Florida may soon face an elder care crisis, experts warn

The youngest of the generation known as the baby boomers, whose parents started families when World War II was ending, are aging into retirement. Most older boomers have been enjoying retired life for several years, and some are starting to require extra help at home.

The baby boomer generation was named for the post-war population boom of the mid-20th century. Today, they make up roughly 40% of the U.S. population. Never before has the country had to grapple with that many people potentially in need of part- or full-time, in-home care.

The in-home care industry says its already overwhelmed and may be on the verge of a crisis.

According to the U.S. Census Bureau, the number of people ages 65 and older was up to 71 million in 2019, up from 41 million in 2011. The Paraprofessional Healthcare Institute, which is a nonprofit that tracks senior services nationally, however, reports there are about 2.6 million home care workers and another million might be needed by 2030, as more baby boomers age into retirement.

Experts across Tampa Bay worry an in-home elder care shortage may be reaching a critical level.

"We're severely understaffed across the board. We're having trouble filling spots in normal levels, let alone projecting into the future," said Dr. Amber Stephens, a geriatric care physician with Optum Care in Pinellas County, who told added, more than ever, seniors want to spend their later years at home. "If you've created a safe environment at their home, they're more likely to do well long term."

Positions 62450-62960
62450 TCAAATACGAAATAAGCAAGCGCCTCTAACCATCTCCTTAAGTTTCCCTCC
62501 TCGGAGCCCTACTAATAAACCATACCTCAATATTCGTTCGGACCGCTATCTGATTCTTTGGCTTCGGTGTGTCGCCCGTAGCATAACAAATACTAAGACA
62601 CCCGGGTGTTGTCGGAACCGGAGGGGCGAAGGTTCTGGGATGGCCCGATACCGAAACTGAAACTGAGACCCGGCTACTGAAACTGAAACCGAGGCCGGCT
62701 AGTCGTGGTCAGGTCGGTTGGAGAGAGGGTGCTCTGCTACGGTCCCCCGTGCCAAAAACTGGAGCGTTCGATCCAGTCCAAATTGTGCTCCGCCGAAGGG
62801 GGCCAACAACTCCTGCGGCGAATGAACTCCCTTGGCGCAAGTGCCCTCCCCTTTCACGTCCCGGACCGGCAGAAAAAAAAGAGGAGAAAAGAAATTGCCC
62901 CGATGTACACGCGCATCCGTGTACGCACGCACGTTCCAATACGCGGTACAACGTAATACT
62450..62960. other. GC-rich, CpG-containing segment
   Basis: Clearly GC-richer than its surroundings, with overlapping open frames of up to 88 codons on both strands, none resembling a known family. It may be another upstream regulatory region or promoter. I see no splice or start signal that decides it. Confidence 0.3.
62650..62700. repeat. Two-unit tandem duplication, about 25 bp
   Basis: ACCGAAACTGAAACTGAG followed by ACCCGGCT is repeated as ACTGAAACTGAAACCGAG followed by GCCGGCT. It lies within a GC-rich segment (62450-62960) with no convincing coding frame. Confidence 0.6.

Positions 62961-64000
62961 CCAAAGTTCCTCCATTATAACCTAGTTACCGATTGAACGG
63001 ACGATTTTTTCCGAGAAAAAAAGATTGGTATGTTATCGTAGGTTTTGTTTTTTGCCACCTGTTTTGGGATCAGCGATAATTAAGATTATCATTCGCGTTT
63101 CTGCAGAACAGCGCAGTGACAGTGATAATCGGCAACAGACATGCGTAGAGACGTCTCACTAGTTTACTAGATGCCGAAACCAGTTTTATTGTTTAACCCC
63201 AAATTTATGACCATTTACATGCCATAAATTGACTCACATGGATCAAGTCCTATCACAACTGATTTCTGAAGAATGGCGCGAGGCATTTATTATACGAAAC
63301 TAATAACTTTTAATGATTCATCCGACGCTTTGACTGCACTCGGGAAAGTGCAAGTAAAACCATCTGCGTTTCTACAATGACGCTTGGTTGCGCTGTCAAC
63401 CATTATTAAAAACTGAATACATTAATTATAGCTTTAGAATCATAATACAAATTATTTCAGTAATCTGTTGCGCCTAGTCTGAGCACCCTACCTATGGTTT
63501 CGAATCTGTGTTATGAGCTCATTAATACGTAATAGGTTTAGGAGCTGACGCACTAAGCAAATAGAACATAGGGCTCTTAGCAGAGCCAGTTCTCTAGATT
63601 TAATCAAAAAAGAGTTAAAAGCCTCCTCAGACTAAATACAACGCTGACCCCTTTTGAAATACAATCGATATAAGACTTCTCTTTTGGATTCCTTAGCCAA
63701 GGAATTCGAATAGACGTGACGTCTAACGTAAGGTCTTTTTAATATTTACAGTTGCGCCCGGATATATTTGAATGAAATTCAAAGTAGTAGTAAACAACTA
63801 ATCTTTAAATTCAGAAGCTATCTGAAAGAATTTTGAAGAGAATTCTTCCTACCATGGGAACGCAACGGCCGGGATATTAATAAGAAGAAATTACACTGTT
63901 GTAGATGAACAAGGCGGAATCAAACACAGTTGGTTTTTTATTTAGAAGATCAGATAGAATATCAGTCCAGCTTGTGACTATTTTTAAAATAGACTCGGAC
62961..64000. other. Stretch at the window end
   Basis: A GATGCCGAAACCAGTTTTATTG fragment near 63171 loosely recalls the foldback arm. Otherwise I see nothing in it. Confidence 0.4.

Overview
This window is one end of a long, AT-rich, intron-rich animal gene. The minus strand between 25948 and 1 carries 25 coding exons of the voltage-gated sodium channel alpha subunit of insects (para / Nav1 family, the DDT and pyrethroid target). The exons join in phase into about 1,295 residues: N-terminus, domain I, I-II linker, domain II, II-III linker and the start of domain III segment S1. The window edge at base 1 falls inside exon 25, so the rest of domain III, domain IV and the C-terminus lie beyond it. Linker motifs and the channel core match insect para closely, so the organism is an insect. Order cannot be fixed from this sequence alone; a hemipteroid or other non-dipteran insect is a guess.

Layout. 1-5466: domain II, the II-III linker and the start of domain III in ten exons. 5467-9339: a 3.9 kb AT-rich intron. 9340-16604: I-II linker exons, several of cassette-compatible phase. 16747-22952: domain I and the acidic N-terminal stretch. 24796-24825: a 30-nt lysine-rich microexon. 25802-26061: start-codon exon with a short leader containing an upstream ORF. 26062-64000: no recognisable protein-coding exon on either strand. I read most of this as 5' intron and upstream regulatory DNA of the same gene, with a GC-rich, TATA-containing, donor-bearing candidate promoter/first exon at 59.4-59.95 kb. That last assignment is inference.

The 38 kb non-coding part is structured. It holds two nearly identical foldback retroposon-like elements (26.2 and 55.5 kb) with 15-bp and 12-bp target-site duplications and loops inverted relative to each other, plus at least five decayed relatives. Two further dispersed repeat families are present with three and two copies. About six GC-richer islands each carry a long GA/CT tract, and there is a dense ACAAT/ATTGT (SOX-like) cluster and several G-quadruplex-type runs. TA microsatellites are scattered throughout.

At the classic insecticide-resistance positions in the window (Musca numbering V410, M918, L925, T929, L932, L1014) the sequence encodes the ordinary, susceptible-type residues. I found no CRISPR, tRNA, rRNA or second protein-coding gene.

That means finding quality, in-home care will become even more challenging during the cold weather months, according to Karla Munoz, with Hillsborough County's Aging Services.

"In addition to the [elderly] citizens that we have here… we also get snowbirds that come down, so that also increases the need for care," Munoz said.

Jon Campbell, vice president of Home Instead Senior Care in Hillsborough County, which is part of the largest in-home care company in the U.S., told FOX 13 the demand grew during the COVID-19 pandemic, with an increasing number of seniors feeling isolated in a long-term care centers.

Finding the right people for the job, however, can be difficult because of the work involved, which can include bathing, dressing and feeding seniors.

"The ability to obviously continue to attract caregivers to this profession is challenging," said Campbell, adding that it's important to find the right people for the jobs. "That loneliness and that depression that comes with it will exacerbate, or accelerate sometimes, things like dementia."

Hillsborough County's Aging Services has more than 1,000 clients who need in-home care. The county also delivers food to nearly 2,000 seniors.